We start the New Year with a big question, raised by the use of these two logos on documents designed for use by estate agents. Our question is,
Is the relationship between the Real Estate Institute of Victoria (REIV) and the Law Institute of Victoria (LIV) one of co-operation for the benefit of consumers, or is it a conspiracy against the consumer?
The following image is a reproduction of the standard Contract Note, used when the estate agent acts on behalf of the purchaser at the offer stage of a sale, and again when the estate agent acts on behalf of vendor at the acceptance stage.
The presence of the logo of the LIV on this document, and the words “approved by the Victorian Lawyers RPA” (a name formerly used by the Law Institute of Victoria), confirms to the average consumer that the Law Institute condones and encourages the role of the estate agent in acting for both purchaser and vendor, and undermines the relationship between the lawyer and his or her client.
In coming posts we will examine the relationship between the REIV and LIV in some detail, and invite comments from representatives of each.
We’ll begin the discussion with a few observations:
- The estate agent used to have an important role in bringing vendors and purchasers together, but advances in information technology are making this service increasingly irrelevant.
- In order to remain relevant, estate agents are moving into areas traditionally serviced by the legal profession.
- The Law Institute of Victoria has facilitated the delivery of legal services by estate agents by developing documents for use specifically by estate agents, by condoning contract negotiation by estate agents, and advising its members to protect estate agents from legal action by consumers.
- The Law Institute of Victoria appears to have ignored the economic and market changes that have placed lawyers in a position to compete with, and even displace, estate agents.
- A “black market” has developed in the delivery of real estate related legal services, with estate agents and unlicensed conveyancers freely providing pre-contract legal services to unsuspecting consumers.
- The Law Institute of Victoria has not undertaken any effective marketing or promotion of its members’ services as a better option for consumers.
Consumers in Victoria will continue to pay artificially inflated real estate fees while the Law Institute of Victoria and the Real Estate Institute of Victoria maintain their cosy and anti-competitive relationship.
We have long complained about the unhealthy relationship between the Law Institute of Victoria (LIV) and the Real Estate Institute of Victoria (REIV).
A quick look at the two organisations offers some insight into the uneven balance of power each has in real estate. The REIV represents estate agents. Its role is to further the interests of estate agents, and to this end it focuses all of its attention on those matters and things that affect the average estate agents. The REIV works hard to maintain its members’ waning relevance in the real estate industry.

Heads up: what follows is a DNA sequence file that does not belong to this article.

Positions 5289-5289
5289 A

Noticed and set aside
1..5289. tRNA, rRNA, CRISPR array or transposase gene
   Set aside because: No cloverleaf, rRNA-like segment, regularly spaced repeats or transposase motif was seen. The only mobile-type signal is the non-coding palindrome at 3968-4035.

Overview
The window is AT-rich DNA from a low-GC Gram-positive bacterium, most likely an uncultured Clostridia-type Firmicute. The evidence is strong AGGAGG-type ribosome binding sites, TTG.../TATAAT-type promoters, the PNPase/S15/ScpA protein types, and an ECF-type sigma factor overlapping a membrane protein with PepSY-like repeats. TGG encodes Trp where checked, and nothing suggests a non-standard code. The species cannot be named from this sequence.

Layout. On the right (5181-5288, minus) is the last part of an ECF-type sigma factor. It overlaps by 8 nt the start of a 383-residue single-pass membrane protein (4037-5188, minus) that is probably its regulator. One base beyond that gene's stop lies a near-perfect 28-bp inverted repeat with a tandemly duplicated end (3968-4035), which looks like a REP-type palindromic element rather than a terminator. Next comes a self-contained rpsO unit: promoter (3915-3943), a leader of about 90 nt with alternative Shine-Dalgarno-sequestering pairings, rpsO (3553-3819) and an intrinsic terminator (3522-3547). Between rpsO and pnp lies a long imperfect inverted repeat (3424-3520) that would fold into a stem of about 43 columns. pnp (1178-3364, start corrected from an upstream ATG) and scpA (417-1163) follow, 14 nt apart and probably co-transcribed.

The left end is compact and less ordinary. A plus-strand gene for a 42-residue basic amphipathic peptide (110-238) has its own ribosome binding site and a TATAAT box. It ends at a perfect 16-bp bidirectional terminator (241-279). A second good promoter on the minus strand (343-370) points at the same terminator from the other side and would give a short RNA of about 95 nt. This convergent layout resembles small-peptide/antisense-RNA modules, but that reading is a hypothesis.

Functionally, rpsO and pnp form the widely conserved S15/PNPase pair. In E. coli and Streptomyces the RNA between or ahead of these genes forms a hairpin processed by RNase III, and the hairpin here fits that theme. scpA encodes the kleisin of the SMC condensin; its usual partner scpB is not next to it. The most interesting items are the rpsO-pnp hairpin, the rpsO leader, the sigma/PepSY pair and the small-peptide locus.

The Law Institute of Victoria (LIV), on the other hand, represents not only conveyancing and real estate lawyers; it represents all lawyers in all areas of law. When it comes to recognising business opportunities for its property lawyers, the LIV has neither the resources nor the marketing skills to assist its members. As a result, the LIV has largely ignored the plight of its property lawyers and their clients.
The average suburban property lawyer must presently accept that any client interested in buying or selling real estate is likely to make first contact with an estate agent who will commonly:
- Advise a vendor client on the contents and legal effect of the agent’s Sale Authority;
- Instruct the lawyer as to the form and content of sale documents on behalf of the vendor client;
- Advise vendors and purchasers alike to utilise the services of the estate agent’s “pet” conveyancer or lawyer (often in return for a secret commission);
- Advise a purchaser as to the legal meaning and effect of terms and conditions appearing in a contract;
- Advise a purchaser as to the most appropriate special conditions for insertion into the purchaser’s offer, and draft these on the purchaser’s behalf;
- Advise the purchaser to seek finance through the estate agency’s mortgage broker;
- Send sale documents to the purchaser’s lawyer after waiting for the 3 day cooling off period to expire;
- Advise the vendor or purchaser to “talk to the lawyer” in the event that any problems arise.
These are just some of the realities of every-day suburban legal practice.
The black market in real estate legal services appears to be regarded by the LIV as an insurmountable problem because of evidentiary issues. “Provide us with the evidence, and will issue an injunction” is the common response to complaints by its members. It does not appear to have dawned on the LIV that proper marketing and promotion of the legal profession could have the same effect.
Suburban lawyers are too busy trying to look after the day to day running of a small practice to take the initiative.
For the suburban lawyer, watching the movement of the estate agent into the lawyers’ market, is like a park ranger at Kakadu observing the approach of the cane toad. And like the Kakadu ranger, the lawyer is virtually powerless to assist those who are in need of protection from the invader.